Most companies that engage in divestitures, M&A, or other forms of business combination don’t consider cybersecurity due diligence a vital part of the merger or acquisition process. However, the current cybersecurity landscape brings to the fore the importance of prioritizing cybersecurity due diligence. And where the selling company declines a request for cybersecurity due diligence, such should be treated as a red flag.
That said, divestiture deals are a magnet for cyber attacks. Divestitures occur when an organization sells a division or portion of its business and assets to another company. Since divestments are almost always associated with much stricter time constraints—they need to be speedy—business processes can be easily disrupted. Cyber attackers usually take advantage of disrupted routines and distracted employees to launch attacks.
Why Cyber Risk is a Big Threat to Divestment
Just as with any other M&A process, inheriting cyber risks is one of the biggest threats to divestment. While organizations often use security as the final sign-off of a deal, cybersecurity throughout the divestment process is crucial for preventing security and operational risks and liabilities, as well as any legal risks heightened by more stringent data protection and regulatory compliance policies.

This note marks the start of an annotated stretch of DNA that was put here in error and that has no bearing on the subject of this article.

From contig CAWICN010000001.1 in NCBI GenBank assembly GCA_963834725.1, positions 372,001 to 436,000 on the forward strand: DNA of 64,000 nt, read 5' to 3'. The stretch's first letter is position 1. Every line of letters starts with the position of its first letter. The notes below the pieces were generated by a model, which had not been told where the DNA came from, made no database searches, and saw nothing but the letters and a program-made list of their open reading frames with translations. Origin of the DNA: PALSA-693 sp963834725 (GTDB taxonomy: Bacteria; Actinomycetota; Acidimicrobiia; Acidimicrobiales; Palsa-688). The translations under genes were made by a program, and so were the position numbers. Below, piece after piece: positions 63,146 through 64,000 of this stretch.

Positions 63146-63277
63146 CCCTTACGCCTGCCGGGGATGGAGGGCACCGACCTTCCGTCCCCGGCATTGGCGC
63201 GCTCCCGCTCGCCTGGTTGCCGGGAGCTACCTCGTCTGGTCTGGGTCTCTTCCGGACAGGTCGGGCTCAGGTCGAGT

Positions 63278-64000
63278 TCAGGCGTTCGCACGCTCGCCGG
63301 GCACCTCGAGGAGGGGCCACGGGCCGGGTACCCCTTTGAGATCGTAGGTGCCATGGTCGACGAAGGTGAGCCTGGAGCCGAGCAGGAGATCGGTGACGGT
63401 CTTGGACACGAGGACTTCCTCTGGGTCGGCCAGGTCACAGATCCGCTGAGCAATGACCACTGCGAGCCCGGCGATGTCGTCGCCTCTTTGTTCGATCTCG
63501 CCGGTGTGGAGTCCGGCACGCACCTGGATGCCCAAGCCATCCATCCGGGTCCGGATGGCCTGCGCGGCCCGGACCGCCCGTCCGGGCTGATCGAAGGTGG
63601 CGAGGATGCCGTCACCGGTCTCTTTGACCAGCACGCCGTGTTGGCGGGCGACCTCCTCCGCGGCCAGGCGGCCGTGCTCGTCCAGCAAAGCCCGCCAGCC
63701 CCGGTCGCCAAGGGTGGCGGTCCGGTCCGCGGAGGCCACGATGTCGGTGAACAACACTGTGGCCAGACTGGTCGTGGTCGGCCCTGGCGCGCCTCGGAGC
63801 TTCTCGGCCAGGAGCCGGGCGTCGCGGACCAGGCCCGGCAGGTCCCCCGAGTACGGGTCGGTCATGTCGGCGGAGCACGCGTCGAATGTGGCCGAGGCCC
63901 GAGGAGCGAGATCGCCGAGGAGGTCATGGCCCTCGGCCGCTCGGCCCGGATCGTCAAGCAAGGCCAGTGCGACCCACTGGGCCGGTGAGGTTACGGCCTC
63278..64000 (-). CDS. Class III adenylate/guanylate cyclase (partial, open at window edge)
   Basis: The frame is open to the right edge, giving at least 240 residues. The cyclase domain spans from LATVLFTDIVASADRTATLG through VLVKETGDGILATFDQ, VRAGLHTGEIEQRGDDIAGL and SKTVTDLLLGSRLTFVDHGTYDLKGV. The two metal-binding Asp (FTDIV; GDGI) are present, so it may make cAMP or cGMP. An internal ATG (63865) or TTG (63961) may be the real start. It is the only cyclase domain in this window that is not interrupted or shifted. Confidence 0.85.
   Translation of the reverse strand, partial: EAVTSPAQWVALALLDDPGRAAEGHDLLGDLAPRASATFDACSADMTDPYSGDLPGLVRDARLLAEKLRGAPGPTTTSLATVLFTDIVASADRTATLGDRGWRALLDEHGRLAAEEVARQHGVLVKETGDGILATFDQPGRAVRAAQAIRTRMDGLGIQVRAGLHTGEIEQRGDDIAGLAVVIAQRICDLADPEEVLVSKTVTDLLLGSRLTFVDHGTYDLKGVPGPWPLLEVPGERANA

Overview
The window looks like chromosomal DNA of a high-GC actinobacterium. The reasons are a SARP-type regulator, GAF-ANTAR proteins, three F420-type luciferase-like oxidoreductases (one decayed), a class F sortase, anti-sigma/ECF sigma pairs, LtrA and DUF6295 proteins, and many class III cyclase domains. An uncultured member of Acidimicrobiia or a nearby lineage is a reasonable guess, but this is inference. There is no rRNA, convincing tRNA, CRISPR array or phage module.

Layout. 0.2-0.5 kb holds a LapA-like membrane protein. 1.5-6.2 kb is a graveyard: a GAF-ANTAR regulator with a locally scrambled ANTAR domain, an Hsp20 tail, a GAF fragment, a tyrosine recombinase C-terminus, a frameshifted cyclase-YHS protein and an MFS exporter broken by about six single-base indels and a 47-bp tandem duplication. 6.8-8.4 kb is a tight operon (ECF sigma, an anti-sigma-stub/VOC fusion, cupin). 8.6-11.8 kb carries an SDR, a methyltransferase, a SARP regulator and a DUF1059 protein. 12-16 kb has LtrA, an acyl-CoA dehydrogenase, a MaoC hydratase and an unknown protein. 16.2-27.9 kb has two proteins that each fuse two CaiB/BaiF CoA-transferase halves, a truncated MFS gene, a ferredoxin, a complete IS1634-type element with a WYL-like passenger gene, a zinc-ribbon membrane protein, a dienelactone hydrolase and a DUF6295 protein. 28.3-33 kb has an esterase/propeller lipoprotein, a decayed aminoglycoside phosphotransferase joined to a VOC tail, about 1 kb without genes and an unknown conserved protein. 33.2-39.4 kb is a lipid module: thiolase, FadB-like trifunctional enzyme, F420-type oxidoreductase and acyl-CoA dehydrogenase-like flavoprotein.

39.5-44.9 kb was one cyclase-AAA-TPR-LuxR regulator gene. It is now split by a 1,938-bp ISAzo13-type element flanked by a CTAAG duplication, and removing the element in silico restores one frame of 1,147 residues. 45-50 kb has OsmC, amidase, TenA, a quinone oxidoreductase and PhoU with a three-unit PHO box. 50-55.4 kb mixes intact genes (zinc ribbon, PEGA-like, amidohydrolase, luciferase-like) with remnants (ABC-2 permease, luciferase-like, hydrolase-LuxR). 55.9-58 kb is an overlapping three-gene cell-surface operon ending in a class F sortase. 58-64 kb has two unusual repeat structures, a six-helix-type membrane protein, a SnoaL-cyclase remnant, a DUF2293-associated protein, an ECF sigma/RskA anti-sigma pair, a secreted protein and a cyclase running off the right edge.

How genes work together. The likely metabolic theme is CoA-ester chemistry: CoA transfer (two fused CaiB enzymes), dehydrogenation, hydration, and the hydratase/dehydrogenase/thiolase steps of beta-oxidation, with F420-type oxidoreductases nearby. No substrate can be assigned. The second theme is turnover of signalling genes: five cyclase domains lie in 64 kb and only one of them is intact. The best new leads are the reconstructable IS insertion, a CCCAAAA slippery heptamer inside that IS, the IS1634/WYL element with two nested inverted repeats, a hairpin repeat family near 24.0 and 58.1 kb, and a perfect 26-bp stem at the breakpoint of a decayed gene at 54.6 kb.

Cyber risks affect both the divesting organization and the entity being sold or spun off and are present in all phases of the deal cycle. Ignoring cybersecurity risks in an M&A can expose the buyer to various risks. This includes diminished profits, revenue, market value, and brand reputation. Similarly, ignoring cybersecurity risks can erode the value of a divestment, resulting in a seller’s profits diminishing.
During divestment, threat actors can make the most of the situation to gain access to sensitive data, trade secrets, and more. Divestitures increase the number of people, systems, and assets involved. Thus, consequently increasing the probability of human error and negligence toward critical oversight. This is why a weak cybersecurity posture can devalue the deal for the unit your organization is divesting.
Cybersecurity Impacts the Value of a Company